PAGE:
View all newsletters
Receive our newsletter - data, insights and analysis delivered to you
  1. OPTIMA Pharma
4 November 2013

International Experts, Perspectives and Processes

Featuring a series of exciting talks on a range of topics, the 2013 Pharma Forum once again showcased innovations and technological trends in pharmaceutical packaging processes.

Operators themselves reported on how well the machines work in daily practice as well as what advantages and limits they encounter. Another area of focus was project management, an aspect which is essential to successful packaging lines.

Organisers Optima Pharma welcomed international visitors to the event held at company headquarters in Schwäbisch Hall from 25 to 26 September. Visitors were very positive about the opportunity to network at a high professional level.

Use of disposables and integration of peristaltic pumps

Disposables and peristaltic pumps have become the technology of choice in many projects, but they are often not the only option. Several talks were dedicated to this system, frequently also touching on another trend, the flexibilisation of pharmaceutical systems.

Three different filling systems in one line

In terms of flexibilisation of equipment, an attendee reported on a SCF™ syringe line, which uses no less than three different filling systems, one of which is a peristaltic pump. The owner of this line has teamed with Optima Pharma to investigate and document the advantages and disadvantages of the individual filling systems in this line for various drug types. The particle behaviour of disposables has also been examined, along with limits for batch sizes for example.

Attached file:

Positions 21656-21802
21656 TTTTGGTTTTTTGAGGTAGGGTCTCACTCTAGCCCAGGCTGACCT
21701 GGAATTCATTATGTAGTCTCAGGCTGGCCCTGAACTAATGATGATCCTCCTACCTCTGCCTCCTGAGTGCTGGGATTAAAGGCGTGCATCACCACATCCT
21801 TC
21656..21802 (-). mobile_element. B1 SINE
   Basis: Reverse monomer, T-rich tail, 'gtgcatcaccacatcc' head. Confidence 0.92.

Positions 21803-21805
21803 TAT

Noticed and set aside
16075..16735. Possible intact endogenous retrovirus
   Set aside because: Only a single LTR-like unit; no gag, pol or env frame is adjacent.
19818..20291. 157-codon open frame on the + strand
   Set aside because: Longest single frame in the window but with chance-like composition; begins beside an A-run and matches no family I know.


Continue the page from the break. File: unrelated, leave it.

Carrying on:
Projects presented at the Pharma Forum which impleneted two different filling systems generally integrated peristaltic pumps, for example in a system for clinical studies. Another project featured redundant filling systems.

Dual-chamber syringe and robot technology

The more individual the requirements, the more often (flexible) robot technology is used. It was apparent at the Pharma Forum that this technology already plays an important role in processing today.

For example, a specific syringe system with two holes was reported on, which is used to apply a two-component adhesive during surgery. Relatively small numbers of these syringes are produced each year using a packaging system designed specifically for this purpose, in which robots perform handling tasks.

Another example is a robot-aided transport system installed in a tight space. In this application, plasma products must be fed through very close quarters to various freeze dryers already in place.

Regulations and technical solutions

The issue of GMP-compliant processes for capping vials arose multiple times. Annex 1 was thus a recurring theme in the talks. This regulation motivated a company to systematically investigate their closing process for vials – stopper insertion and crimping – in great detail. They explored the question of what exactly leak-tightness means and how to measure such a property. The company developed a special test apparatus based on helium to determine leakage rates. The tests made it possible to find the best combinations of vials and stoppers and to define the parameters for the ‘leak-proof’ stopper position.

Avoiding errors I: use of FMEA in plant planning